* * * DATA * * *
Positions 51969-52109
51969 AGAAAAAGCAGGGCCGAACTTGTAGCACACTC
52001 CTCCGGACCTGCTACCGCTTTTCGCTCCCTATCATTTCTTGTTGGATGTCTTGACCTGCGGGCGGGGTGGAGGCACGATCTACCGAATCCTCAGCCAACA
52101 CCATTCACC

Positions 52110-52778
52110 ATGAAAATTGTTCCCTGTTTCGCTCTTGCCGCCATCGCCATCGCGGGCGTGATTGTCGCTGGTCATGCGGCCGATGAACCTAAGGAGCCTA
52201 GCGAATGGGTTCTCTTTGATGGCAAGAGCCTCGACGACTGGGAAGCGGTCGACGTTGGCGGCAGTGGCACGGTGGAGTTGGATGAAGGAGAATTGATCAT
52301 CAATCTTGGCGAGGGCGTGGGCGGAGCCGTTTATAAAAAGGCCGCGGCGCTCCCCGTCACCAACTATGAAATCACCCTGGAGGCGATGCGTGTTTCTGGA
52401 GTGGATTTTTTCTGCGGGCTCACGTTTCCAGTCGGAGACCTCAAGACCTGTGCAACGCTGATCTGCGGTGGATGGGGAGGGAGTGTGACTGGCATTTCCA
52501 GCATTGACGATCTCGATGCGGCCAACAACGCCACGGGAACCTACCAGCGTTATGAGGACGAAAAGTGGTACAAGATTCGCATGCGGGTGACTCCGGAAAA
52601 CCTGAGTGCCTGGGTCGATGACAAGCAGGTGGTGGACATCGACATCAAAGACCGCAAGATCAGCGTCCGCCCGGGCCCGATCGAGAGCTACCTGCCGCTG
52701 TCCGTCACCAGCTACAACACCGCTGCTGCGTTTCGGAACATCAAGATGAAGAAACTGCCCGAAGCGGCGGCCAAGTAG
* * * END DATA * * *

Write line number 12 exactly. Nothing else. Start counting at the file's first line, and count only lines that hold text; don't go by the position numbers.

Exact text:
52701 TCCGTCACCAGCTACAACACCGCTGCTGCGTTTCGGAACATCAAGATGAAGAAACTGCCCGAAGCGGCGGCCAAGTAG